The Dark-eyed Junco is one of the most abundant, variable, and controversial species in North America. The controversy lies in its subspecies, and whether or not they should be considered their own distinct species. It can be very confusing. Suffice it to say, the one we have to be concerned with in Connecticut is slate-colored. The vast majority (99.99%+) of juncos you see here will be of that form. Only rarely has an Oregon form of Dark-eyed Junco been recorded in our state.
The slate-colored form can appear exceptionally variable in itself. You will see very dark gray males to light gray males. Females can be gray with hints of dark brown or with little or no gray and nearly all light brown. Some birds might appear to be pink or nearly black in some spots. A small percentage of slate-colored birds even have a bit of white on the wings (though they are not a part of the white-winged form). Many people (myself included at times) can be fooled into thinking they have a Dark-eyed Junco of a form other than slate-colored only to examine it carefully and figure out it is simply at the extreme end of appearance.
While I was home on Wednesday, I noticed I had at least 75 or so Dark-eyed Juncos around the yard and at my feeders. The night before I stumbled across a couple of old photos (below) that show this interesting Dark-eyed Junco in my yard on December 7, 2008.
Hmm...let's go back to my yard on Wednesday before getting to that guy. I found two fascinating individuals from the large group. The first of these two birds resembles those old photos but has an even more complete, larger, and bolder eye-ring.
The second bird was quite engrossing and more difficult to spot. If one were looking out the window at their feeders, they would never notice it. Even if you were counting each individual of the species, you would very likely not see it. However, I was looking specifically for juncos with pale throats with my 10 power binoculars.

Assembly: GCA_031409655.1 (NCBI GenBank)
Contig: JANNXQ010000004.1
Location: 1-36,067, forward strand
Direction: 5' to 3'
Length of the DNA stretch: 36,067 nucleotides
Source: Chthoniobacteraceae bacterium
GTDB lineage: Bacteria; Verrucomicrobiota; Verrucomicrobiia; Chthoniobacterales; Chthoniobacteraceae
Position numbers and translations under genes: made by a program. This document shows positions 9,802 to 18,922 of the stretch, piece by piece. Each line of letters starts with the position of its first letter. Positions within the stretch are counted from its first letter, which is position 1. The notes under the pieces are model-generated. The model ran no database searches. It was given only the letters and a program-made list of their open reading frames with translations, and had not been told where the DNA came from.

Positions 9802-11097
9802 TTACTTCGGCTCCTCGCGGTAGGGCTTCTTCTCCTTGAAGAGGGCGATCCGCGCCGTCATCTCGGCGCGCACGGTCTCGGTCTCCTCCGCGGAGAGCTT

That pale throat is a trait often seen in Dark-eyed Junco and White-throated Sparrow hybrids. You can see a large section of the throat and upper breast are paler than the other gray unlike the typical Dark-eyed Junco. It also has a hint of the dark mustachial marks of a White-throated Sparrow. I talked to junco lover, artist, and expert (only one of his many areas of expertise) Mark Szantyr about these birds and showed him the pictures. He noted both of the features I mentioned in this last bird and added that the inner tertials appear to have white tips that would once again suggest feathers of a zonotrichia sparrow. With all of that in mind, I believe it is probable this individual had at least some White-throated Sparrow in it.
Mark was not quite sure what to make of the first bird with eye-rings. I do think it shows a bit of dark mustachial area for what it's worth. I had no idea what to say about the second eye-ring individual. While examining it I could not pick out anything that was out of the ordinary apart from those eyes. Mark thought it was possible the bird may have a fungal or bacterial growth noting that the rings appear somewhat interrupted and a bit clumpy in areas. This may well be the case, though it did not behave as if it were ill in any way. We would need the birds in hand to confirm all of these thoughts and hypotheses. After all that I hope it goes without saying that you should stare at your Dark-eyed Juncos!
Photos © Scott Kruitbosch